In the hydrogen photon wavelength calculations, the wavelengths of absorbed photons for hydrogen were calculated at differing orbitals when the atom is ionized (electron leaves the atom).

To find photon wavelengths, the Transverse Wavelength Equation – Hydrogen is used.  In the case of ionization, this equation can be simplified. The electron is ejected from the atom so the final position (n) can be replaced by infinity in the equation.  In the first orbital, n=187,789 (from the example above) and a wavelength value of 9.113E-8 meters is calculated for the wavelength of hydrogen ionization, a difference of 0.004% from measured results.

n1s ionized

n1s =187,789
Calculated Value:
-9.113E-8 meters (m)
Difference from Measured Result: 0.004%


Hydrogen Photon Wavelength (Orbital Transition)

Similar to the calculation above, the wavelengths of photons emitted or absorbed can be calculated using the Transverse Wavelength Equation – Hydrogen.  In this example, an electron changes orbitals but does not leave the atom in the case of ionization.  When the electron transitions to a lower shell, it emits a photon.  The calculation in this case yields a positive result, noting that a photon is emitted.  When a photon is absorbed and the electron transitions to a higher shell or is ejected from the atom (ionization), the calculation yields a negative result.

The hydrogen photon wavelength calculations table (above) contains calculations of electron transitions from various orbitals to the second orbital.  An example calculation is provided below, as an example of transitioning from the third orbital (3) to the second orbital (2).  This is represented by: 3->2.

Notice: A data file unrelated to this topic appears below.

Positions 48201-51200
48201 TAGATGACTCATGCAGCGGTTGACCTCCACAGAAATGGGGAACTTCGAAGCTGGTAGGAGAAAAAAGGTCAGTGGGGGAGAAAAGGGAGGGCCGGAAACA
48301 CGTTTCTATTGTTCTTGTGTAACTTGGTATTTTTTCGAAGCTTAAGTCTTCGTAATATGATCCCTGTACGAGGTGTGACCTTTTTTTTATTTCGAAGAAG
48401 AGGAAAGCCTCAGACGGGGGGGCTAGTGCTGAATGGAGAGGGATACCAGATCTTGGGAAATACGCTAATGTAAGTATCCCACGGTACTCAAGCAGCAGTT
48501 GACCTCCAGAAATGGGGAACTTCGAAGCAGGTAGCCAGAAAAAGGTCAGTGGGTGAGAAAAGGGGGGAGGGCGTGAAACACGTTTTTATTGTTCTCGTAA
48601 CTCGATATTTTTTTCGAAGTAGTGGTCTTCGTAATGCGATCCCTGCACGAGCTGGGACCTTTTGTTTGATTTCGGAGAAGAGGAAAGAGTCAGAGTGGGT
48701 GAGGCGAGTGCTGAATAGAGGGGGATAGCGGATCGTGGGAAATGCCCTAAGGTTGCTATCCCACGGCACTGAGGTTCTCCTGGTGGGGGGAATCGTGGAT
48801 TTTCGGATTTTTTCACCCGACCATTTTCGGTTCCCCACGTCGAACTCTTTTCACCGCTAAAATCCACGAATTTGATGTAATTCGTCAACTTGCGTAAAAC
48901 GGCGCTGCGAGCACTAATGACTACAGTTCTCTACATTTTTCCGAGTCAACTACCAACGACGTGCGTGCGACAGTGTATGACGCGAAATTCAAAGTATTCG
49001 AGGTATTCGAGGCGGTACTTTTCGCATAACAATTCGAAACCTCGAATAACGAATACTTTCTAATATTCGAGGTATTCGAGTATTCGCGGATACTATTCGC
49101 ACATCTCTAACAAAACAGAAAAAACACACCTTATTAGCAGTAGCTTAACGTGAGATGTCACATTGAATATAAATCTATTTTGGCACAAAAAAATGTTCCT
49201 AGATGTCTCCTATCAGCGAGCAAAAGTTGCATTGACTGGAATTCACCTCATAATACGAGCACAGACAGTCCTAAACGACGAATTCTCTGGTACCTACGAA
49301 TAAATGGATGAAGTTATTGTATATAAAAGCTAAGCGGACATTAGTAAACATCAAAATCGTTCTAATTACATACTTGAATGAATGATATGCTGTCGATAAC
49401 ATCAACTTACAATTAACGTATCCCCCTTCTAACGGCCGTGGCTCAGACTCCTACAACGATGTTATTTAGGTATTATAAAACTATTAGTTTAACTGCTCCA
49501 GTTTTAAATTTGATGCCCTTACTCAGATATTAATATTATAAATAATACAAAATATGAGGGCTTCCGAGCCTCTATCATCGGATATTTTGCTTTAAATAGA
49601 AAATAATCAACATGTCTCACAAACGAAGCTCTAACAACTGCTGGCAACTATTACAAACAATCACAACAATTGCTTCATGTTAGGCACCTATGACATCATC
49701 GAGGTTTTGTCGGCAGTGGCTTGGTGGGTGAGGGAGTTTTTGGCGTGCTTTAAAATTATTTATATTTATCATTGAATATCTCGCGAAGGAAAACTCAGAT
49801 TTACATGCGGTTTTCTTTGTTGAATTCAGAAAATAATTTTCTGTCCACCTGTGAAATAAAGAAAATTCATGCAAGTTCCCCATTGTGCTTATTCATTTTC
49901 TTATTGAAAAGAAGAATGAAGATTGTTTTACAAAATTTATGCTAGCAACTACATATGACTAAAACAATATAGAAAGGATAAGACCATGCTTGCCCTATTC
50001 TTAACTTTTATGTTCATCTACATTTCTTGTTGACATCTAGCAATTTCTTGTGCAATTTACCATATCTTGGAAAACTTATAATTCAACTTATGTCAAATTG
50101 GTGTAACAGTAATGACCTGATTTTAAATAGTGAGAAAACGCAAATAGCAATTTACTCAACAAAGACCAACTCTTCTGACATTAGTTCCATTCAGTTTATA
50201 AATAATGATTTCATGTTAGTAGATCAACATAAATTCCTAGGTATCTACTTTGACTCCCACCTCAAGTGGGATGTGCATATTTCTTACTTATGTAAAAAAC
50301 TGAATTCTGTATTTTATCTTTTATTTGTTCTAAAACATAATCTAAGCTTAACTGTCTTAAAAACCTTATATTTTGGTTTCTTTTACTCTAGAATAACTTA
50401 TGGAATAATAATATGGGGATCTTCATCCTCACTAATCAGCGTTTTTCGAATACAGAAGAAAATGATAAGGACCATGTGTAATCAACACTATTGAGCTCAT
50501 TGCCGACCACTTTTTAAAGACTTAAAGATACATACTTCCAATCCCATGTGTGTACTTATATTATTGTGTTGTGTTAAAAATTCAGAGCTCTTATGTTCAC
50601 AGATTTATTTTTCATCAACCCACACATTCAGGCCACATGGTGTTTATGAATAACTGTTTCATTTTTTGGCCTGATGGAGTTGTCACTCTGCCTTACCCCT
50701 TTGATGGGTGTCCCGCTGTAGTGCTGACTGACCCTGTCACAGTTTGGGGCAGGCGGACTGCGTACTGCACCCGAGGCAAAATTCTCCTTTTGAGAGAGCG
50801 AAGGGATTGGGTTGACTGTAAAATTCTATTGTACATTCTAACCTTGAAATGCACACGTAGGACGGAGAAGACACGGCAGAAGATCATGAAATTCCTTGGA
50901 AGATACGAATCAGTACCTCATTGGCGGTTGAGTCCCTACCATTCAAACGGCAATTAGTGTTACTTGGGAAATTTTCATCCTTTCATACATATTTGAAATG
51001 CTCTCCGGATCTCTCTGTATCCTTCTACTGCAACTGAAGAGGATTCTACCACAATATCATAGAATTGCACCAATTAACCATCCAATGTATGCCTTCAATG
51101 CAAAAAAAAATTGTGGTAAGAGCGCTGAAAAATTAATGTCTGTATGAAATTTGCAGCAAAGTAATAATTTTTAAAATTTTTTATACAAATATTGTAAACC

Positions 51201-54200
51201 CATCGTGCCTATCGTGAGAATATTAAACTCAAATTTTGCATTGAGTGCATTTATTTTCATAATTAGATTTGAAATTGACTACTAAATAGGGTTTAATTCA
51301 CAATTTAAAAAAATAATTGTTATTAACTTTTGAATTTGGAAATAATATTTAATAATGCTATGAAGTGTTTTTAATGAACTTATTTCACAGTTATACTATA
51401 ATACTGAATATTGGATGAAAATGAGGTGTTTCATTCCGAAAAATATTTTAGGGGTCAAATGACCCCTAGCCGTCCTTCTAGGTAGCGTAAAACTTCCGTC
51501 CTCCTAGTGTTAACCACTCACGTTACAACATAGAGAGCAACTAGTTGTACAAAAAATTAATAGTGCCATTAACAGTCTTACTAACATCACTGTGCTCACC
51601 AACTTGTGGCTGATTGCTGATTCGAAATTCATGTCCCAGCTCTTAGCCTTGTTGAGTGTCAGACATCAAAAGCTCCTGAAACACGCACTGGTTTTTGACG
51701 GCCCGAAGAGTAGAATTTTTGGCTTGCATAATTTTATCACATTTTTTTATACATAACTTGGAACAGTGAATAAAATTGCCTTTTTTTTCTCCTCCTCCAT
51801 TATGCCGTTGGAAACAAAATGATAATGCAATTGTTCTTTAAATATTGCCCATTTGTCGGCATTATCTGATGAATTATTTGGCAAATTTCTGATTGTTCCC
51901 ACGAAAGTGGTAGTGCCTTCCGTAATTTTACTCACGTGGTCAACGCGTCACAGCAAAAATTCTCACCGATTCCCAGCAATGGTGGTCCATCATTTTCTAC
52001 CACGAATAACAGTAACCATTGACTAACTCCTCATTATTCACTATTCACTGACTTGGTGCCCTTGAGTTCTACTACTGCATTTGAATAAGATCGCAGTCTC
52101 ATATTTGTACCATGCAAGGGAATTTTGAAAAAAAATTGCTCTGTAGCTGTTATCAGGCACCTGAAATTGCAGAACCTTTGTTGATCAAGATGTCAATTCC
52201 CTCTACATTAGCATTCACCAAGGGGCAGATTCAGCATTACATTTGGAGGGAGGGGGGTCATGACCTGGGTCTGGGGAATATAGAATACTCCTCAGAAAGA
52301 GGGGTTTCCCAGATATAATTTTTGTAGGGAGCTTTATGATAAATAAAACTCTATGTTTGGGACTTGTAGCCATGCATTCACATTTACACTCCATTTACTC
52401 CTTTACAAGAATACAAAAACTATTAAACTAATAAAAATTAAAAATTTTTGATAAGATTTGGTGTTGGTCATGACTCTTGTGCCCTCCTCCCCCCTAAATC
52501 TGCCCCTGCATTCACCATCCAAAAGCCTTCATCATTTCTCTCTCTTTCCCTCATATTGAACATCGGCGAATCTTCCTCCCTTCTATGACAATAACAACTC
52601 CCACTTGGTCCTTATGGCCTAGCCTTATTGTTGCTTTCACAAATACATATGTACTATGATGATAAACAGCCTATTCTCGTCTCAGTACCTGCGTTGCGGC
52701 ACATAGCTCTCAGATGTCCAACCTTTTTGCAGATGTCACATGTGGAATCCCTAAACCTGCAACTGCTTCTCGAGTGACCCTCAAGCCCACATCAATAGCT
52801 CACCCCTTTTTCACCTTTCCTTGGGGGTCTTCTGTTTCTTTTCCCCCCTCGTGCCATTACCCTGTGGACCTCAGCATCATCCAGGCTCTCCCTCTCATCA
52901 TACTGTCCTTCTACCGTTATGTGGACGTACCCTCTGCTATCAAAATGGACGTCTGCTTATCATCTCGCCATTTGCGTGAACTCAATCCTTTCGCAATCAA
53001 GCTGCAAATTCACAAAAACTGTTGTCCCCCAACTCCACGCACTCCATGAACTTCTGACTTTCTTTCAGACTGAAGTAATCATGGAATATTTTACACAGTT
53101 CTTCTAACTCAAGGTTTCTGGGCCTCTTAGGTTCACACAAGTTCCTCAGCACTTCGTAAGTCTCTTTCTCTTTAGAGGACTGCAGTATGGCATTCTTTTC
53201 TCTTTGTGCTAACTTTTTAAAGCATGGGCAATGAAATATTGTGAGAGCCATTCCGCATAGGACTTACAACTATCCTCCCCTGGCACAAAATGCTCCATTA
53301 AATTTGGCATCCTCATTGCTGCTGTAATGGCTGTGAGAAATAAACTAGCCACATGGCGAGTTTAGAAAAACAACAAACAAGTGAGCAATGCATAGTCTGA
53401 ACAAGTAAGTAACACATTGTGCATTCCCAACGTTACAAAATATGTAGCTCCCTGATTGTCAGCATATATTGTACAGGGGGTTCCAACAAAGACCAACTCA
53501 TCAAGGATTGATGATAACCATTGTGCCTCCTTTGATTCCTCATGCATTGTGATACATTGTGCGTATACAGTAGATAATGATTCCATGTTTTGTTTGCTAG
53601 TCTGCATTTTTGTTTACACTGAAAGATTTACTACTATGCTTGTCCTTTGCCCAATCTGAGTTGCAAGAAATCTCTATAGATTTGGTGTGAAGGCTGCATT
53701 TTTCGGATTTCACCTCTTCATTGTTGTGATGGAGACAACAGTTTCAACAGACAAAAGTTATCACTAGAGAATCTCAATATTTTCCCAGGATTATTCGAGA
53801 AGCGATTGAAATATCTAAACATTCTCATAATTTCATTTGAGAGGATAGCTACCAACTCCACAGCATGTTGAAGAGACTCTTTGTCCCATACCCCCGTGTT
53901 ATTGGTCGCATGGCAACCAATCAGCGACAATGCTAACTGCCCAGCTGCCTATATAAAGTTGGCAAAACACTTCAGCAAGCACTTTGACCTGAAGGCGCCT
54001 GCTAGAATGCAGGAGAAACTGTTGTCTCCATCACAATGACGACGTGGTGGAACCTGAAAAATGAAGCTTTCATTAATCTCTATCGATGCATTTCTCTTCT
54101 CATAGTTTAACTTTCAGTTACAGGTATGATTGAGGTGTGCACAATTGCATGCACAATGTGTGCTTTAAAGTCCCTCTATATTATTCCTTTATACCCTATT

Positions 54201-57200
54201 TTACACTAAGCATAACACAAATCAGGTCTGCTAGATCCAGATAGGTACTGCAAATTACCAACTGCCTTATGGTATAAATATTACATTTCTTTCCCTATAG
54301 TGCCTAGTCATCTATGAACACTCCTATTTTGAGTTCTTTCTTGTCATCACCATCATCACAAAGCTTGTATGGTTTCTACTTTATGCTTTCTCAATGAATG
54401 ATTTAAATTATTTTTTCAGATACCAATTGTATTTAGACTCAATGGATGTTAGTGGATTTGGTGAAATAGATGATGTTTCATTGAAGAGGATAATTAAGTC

Using the orbital calculations, the third orbital has 1,690,098 wavelengths and the second orbital (N=2) has 751,155 wavelengths.  These are used as the values n0 and n respectively.  The resulting calculation is 6.561E-7 meters, or a difference of 0.028% from the measured result.

Transverse Wavelength Equation

n0 =
n =
Calculated Value:
6.561E-7 meters (m)
Difference from Measured Result: 0.026%



Example Calculations – Photon  Energies

In photon energy calculations (above), calculations are charted for ionized and neutral elements. Energy levels of photons are calculated using the Transverse Energy Equation. The three variables in the equation are the initial distance (r0), final distance (r) and the amplitude factor (δ).  Three examples are provided to demonstrate the calculations of transverse wave energy:


#1) Boron – 2p 

The first example is the photon energy required to ionize an electron in the 2p subshell of boron. The initial amplitude factor for Boron 2p B2p) and the 2p orbital distance (r0) come from distances and amplitude factor tables found in the Atoms section. They are summarized below.  Note that radius (1.41) is converted to meters by multiplying by the Bohr radius (found in wave constant terms) – more details on this in the Atomic Orbitals paper.  

Boton Photon 1 Eq 1

Boron Photon 1 Eq 2


The Transverse Energy Equation is used and the values from the tables are inserted into the variables.  The final distance (r) is set to infinity because the electron is ionized (leaves the atom).  The remaining are wave constants.

Boron Photon 1 Eq 3

Boron Photon 1 Eq 4


The result is a value of -1.32 x 10-18 joules.  A negative sign in the result indicates that a photon is absorbed.  To convert from joules to megajoule per mole (to compare to measured results) it is multiplied by 6.02214179 x 1017. After converting from joules to megajoules per mole, the calculated result is -0.80 Mj/mol.  This matches the measured result for Boron which is -.80 Mj/mol.


#2) Boron – 1s 

A second example is provided for the ionization of the Boron 1s electron ionization from a neutral atom, comparing against results from spectroscopy experiments.  The same methodology is applied where the orbital distance and amplitude factor is found in the tables from the Atoms section.

Boron 2 - Eq 1

Boron 2 - Eq 2